Perimembranous Ventricular Septal Defect Medication
- Author: Michael D Taylor, MD, PhD; Chief Editor: Howard S Weber, MD, FSCAI more...
Diuretics are now the mainstay of medical therapy for infants and children with large ventricular septal defects (VSDs), large left-to-right shunts, and symptoms of CHF. Current debate is ongoing concerning the use of digoxin. In certain situations, the addition of afterload reduction may also be beneficial. Hemoglobin levels should be normal.
As previously mentioned, be aware that ACE inhibitors have a potassium-sparing effect; when these are used, spironolactone or supplemental potassium should be avoided or judiciously used.
These agents relieve ventricular volume load and peripheral and pulmonary congestion.
Furosemide increases the excretion of water by interfering with the chloride-binding cotransport system, which, in turn, inhibits sodium and chloride reabsorption in the ascending loop of Henle and distal renal tubule.
Spironolactone is used for the management of edema resulting from excessive aldosterone excretion. It competes with aldosterone for receptor sites in the distal renal tubules, increasing water excretion while retaining potassium and hydrogen ions.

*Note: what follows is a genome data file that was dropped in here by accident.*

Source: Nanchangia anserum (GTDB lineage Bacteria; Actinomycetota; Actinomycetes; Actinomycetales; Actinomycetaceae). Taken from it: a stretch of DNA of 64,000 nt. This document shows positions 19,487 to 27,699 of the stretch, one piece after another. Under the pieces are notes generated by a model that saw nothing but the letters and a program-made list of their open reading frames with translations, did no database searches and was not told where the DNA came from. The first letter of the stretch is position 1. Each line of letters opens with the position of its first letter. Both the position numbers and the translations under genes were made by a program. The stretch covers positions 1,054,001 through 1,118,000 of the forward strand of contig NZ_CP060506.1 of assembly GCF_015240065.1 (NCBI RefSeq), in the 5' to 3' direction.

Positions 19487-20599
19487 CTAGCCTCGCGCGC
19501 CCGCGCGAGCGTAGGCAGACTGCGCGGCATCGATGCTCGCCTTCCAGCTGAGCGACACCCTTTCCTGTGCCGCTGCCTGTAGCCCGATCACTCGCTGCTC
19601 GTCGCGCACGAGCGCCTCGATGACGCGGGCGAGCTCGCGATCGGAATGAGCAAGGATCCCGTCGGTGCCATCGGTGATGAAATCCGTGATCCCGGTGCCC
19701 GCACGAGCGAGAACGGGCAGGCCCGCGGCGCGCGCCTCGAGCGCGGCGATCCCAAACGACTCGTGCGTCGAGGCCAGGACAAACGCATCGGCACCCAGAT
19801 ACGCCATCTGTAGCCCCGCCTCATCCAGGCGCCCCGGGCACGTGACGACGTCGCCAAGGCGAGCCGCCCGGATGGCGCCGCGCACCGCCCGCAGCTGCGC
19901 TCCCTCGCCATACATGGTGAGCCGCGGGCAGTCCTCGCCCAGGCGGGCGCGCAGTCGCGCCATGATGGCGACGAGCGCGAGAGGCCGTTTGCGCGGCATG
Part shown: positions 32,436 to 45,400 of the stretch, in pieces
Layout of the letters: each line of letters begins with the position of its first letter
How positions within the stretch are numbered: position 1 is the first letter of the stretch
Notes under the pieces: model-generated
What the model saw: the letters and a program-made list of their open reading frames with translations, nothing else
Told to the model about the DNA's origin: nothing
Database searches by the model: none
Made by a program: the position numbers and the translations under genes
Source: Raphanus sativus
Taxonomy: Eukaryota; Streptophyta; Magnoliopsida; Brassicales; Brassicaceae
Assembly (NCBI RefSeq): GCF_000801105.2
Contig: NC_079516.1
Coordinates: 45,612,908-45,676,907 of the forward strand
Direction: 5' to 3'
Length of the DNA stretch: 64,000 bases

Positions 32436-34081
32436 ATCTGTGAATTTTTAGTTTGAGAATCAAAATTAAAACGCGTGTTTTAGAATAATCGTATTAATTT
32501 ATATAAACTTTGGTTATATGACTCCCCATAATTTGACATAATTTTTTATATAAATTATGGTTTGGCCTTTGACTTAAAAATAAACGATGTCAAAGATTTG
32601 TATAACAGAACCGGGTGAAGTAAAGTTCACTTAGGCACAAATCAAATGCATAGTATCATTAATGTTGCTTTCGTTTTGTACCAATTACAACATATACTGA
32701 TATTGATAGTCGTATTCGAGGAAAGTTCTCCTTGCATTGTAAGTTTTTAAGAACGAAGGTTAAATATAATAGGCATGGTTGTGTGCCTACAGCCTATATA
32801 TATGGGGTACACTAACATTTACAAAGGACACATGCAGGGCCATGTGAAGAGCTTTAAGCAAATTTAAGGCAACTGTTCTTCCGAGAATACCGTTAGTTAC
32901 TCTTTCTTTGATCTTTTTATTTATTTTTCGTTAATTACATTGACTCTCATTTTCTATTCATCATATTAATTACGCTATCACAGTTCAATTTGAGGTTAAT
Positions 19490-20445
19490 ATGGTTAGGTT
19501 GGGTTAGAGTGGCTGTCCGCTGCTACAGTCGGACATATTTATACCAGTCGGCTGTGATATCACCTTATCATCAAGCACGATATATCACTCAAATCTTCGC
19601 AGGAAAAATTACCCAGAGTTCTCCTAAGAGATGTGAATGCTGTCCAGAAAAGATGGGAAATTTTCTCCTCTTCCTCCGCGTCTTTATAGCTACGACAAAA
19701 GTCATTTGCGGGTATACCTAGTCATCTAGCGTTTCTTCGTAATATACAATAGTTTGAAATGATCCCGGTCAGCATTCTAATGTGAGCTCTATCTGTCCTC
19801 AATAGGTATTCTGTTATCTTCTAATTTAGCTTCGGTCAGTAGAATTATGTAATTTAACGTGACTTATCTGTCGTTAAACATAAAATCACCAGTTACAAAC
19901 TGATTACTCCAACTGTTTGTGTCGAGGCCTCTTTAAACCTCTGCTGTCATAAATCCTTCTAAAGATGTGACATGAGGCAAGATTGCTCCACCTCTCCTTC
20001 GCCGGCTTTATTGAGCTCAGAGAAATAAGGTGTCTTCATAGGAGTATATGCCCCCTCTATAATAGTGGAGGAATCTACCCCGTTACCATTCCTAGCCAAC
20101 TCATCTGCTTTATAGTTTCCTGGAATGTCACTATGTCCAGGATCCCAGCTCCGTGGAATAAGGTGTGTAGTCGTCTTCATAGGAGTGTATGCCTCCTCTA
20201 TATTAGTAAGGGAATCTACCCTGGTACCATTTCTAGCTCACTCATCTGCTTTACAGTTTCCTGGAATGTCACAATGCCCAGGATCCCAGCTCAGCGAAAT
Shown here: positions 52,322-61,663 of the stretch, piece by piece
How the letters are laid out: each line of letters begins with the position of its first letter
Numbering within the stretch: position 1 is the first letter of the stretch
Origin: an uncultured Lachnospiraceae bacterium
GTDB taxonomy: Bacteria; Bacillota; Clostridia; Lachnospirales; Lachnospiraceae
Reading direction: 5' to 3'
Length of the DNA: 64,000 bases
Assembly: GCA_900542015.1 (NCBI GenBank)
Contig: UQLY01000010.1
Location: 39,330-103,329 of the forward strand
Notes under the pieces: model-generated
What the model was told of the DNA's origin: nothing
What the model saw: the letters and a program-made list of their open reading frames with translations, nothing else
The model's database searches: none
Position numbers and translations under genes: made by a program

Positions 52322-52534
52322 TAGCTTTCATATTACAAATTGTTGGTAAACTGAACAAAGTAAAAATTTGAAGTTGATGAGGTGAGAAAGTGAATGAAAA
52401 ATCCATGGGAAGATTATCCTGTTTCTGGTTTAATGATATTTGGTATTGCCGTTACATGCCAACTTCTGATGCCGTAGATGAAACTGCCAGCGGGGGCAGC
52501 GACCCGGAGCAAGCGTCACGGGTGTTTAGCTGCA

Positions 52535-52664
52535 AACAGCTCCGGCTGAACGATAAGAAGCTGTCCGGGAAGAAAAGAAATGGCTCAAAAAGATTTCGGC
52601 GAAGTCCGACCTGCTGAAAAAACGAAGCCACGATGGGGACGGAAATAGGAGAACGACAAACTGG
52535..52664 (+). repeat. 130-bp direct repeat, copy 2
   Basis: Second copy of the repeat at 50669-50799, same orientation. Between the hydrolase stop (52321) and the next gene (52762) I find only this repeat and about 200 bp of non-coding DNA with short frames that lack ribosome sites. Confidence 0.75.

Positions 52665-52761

These drugs decrease systemic afterload and may decrease left-to-right shunting through a large ventricular septal defect (VSD). They are used to improve preoperative or postoperative cardiac output, reducing systemic vascular resistance and increasing systemic blood flow resulting from myocardial dysfunction.
Enalapril is a competitive inhibitor of ACE; it reduces angiotensin II levels, decreasing aldosterone secretion.
Captopril prevents the conversion of angiotensin I to angiotensin II, a potent vasoconstrictor, resulting in lower aldosterone secretion.
These agents augment ventricular contractility. Positive inotropic agents increase the force of contraction of the myocardium and are used to treat acute and chronic CHF. Some may also increase or decrease the heart rate (ie, positive or negative chronotropic agents), provide vasodilatation, or improve myocardial relaxation. These additional properties influence the choice of drug for specific circumstances. Cardiac glycosides are used predominantly for their inotropic effects.
Digoxin is a cardiac glycoside with direct inotropic effects; it also has indirect effects on the cardiovascular system. Digoxin inhibits sodium- and potassium-activated adenosine triphosphatase (NaK-ATPase), which causes intracellular calcium in the sarcoplasmic reticulum of cardiac cells to increase.
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